The checkout line of the local grocery store in the home town you left behind might be the single most torturous place. I tried to keep my eyes forward and avoid eye contact as I paid for my frozen dinner and dessert and hoped to get the hell out of dodge before I had to talk to someone I knew, but hadn’t talked to in 15 years.
“Sam Ross?” I heard a woman’s voice chime from behind me.
I couldn’t help but utter the word “fuck,” drawing a grin from the high school-aged checkout girl who rang up my Lean Cuisine and Dots.
I put the smallest smile humanly possible on my face and looked over my shoulder to see a woman with a poof of frizzy gray hair standing at my hip with an armful of groceries sloppily spread across the chest of the dirty Garfield Christmas sweatshirt she wore in September. I don’t think I had actually seen the woman since I was eight or nine years old, but I instantly recognized her as Barbara Daniels, the woman who ran the daycare I went to when I was very young.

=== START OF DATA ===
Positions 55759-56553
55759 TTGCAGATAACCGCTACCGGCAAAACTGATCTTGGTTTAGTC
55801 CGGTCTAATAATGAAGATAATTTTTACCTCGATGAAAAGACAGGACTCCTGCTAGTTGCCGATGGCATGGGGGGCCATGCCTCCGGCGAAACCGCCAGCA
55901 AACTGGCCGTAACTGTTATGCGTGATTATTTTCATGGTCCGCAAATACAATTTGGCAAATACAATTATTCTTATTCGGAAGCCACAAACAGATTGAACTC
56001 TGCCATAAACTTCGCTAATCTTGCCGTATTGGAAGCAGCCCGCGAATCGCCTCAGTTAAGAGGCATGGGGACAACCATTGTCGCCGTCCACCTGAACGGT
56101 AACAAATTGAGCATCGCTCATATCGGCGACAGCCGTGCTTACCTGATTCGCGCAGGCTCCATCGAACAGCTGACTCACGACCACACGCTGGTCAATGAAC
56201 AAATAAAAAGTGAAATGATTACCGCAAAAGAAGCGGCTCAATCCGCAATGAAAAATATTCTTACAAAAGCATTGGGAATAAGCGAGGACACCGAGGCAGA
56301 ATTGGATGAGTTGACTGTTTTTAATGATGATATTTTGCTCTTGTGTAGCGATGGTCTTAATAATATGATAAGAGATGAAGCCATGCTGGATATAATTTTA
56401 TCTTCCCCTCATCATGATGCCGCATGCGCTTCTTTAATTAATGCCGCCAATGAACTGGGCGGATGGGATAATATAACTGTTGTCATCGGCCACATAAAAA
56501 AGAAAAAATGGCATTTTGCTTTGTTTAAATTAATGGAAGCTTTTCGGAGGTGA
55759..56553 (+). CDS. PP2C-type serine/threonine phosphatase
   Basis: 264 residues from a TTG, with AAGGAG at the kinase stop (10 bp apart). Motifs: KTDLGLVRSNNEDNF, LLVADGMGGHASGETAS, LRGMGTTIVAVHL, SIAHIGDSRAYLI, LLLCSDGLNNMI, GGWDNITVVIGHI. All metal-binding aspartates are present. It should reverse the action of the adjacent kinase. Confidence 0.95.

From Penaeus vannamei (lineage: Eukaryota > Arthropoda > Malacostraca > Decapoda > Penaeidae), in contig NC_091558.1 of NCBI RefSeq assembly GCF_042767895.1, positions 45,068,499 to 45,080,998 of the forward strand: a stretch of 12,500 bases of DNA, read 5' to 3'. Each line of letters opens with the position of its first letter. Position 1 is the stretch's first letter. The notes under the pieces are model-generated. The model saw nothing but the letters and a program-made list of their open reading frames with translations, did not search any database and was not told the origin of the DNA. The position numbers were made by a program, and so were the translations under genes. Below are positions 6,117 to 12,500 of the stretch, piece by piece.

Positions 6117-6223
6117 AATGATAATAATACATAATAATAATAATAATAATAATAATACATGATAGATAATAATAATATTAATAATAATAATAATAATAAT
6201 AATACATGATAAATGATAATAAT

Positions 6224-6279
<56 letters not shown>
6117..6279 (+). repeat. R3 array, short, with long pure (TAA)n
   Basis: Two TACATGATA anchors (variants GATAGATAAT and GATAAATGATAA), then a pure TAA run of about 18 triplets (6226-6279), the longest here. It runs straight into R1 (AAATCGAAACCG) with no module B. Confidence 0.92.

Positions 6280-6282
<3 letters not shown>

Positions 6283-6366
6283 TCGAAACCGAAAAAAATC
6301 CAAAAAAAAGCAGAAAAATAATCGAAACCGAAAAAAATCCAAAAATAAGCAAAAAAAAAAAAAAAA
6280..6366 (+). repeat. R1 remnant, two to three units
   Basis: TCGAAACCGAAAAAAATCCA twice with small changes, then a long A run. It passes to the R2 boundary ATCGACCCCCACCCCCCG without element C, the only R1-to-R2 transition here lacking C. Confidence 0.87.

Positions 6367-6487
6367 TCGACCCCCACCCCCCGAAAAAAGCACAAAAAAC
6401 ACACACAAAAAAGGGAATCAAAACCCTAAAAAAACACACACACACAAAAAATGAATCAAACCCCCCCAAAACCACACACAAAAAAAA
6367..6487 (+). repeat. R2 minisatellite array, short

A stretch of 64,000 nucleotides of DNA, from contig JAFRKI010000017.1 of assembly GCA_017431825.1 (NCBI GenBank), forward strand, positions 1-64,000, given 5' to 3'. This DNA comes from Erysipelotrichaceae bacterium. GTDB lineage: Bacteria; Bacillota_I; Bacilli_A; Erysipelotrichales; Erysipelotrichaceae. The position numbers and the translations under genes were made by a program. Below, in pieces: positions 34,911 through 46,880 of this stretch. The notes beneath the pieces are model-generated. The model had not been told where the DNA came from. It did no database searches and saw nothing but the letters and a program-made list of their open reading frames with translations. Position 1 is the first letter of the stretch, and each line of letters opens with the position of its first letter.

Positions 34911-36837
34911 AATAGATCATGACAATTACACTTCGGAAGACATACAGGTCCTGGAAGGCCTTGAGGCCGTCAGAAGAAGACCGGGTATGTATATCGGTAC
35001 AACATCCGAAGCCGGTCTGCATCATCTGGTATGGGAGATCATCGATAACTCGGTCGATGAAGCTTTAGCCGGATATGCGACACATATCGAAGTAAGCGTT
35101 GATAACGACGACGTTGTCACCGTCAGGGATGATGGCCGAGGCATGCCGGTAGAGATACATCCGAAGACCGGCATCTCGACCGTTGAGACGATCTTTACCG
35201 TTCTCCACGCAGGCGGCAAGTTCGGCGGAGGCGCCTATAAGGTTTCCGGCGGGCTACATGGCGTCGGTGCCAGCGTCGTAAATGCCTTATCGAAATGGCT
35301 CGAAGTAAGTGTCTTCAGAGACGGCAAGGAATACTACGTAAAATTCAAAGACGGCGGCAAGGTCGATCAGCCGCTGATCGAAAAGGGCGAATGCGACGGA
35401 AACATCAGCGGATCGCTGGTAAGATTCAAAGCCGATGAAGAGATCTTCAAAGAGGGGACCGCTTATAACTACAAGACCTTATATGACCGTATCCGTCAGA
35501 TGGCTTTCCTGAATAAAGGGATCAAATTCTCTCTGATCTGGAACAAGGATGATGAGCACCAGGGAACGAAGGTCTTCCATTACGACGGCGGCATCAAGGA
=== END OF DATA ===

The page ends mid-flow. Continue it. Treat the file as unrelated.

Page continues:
I stuck my credit card in the machine and started the process of paying for my groceries before I spoke.
Barbara’s cracked lips spread into a wide smile across her wrinkled face.
“Yeah, I can’t believe you’ve grown into…a man,” Barbara said.
The cashier handed me my receipt and gave me a stern look which suggested I move on, but I lingered.
“When I used to watch you, you were like this tall,” Barbara said and then held her hand flat at about the level of my waist.
“Yeah, yeah,” I agreed.